Sands of Time Title
This site provides detailed information on the sand dunes of the Sefton coast in North West England
Home Page
Coastal Change
A History
  Physical Forces
Growth & Erosion
Future Change
Managing Change
Primary Succession
Model of Succession
The Strand Line
Embryo Dunes
Mobile Dunes
Blow Outs
Semi-fixed Dunes
Fixed Dunes
Dune Slacks
Dune Heath
Scrub
Woodland
Vegetation/Soil Data
Studying Succession
Pine Plantations
Project Objectives
Project Partners
Project Funding
Publications
Related Links
Primary Colonisers at the Strand Line
 

The sand is an inhospitable substrate for plant growth. It is

  • dry salty lacking in plant nutrients
  • unstable

Only highly specialised plants which have evolved strategies to grow in such an inhospitable environment are able to colonise. These are the primary colonisers of the sand dune succession and are restricted in their distribution to this very stressful type of habitat. Examples are:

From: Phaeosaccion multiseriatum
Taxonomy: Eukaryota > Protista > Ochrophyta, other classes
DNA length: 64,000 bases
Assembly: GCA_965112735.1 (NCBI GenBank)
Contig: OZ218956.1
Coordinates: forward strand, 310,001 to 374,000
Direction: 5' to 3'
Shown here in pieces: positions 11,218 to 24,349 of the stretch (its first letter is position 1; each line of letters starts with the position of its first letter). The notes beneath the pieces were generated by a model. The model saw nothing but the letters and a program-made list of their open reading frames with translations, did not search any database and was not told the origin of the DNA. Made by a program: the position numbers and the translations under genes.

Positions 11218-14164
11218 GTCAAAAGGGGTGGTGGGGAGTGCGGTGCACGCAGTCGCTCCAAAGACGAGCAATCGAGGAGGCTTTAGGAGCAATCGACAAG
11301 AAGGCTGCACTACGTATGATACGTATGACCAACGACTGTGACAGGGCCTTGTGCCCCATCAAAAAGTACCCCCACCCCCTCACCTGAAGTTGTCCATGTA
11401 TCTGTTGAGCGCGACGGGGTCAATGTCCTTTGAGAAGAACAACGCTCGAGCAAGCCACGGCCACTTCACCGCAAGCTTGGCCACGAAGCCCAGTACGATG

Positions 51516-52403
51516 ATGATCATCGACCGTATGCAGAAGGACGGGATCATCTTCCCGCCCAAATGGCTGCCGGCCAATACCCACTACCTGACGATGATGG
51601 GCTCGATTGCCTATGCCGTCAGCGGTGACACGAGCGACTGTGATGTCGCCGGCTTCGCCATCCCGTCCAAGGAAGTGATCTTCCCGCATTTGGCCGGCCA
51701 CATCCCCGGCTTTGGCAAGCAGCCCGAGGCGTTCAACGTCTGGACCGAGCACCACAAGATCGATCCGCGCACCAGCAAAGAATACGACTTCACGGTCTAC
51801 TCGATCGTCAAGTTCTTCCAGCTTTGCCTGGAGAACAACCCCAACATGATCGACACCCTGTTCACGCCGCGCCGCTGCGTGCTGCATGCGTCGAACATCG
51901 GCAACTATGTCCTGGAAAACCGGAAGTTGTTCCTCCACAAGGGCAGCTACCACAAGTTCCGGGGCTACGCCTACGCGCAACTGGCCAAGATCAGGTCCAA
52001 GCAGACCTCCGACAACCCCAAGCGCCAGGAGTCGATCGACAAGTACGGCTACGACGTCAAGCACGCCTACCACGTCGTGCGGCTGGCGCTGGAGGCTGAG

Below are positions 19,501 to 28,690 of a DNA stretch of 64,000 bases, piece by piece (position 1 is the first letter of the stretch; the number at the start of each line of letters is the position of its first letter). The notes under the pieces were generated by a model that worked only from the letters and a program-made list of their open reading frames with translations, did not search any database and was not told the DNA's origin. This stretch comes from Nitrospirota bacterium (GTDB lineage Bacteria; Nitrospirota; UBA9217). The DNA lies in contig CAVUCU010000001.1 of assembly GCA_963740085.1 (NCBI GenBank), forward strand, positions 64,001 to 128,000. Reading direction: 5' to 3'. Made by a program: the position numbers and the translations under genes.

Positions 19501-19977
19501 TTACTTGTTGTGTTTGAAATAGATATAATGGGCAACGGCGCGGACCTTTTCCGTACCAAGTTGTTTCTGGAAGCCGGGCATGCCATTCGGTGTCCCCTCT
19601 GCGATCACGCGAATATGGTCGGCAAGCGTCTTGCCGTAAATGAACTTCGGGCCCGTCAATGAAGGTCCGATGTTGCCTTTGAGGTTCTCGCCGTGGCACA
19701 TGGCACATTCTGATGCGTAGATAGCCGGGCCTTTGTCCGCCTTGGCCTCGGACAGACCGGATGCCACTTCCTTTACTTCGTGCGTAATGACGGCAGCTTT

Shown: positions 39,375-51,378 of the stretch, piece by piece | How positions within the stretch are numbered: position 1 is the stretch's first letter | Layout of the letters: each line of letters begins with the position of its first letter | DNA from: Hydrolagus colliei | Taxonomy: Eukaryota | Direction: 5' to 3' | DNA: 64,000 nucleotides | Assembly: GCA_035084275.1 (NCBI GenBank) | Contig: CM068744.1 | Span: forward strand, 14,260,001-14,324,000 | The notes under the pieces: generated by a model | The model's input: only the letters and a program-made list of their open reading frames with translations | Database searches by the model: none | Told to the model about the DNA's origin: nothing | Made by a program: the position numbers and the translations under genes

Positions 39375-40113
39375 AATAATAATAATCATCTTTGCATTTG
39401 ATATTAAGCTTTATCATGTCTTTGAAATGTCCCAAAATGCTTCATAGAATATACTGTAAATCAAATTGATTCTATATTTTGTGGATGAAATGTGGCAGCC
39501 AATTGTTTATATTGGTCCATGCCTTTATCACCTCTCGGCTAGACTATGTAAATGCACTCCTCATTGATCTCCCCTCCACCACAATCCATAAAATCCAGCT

• Sea Rocket Cakile maritima
  • Prickly Saltwort Salsola kali

These annual plants may form miniature sand dunes as sand accumulates around the plant body and the plant is able to grow upwards a little through the accumulating sand. Alternatively, they may be washed away by the waves brought in on the next high tide.

 
Sea Rocket forming miniature dunes
Sea Rocket forming miniature dunes at the top of the beach
 

On the Sefton Coast, these strand line plants are only found at the accreting northern and southern ends of the system, not around the erosion front at Formby Point.

 

 

For more information about this project email dunes@hope.ac.uk at Liverpool Hope University.
  Go to the site of Liverpool Hope University    

Liverpool Hope University worked with English Nature and the
Sefton Coast Partnership to implement the Sands of Time project.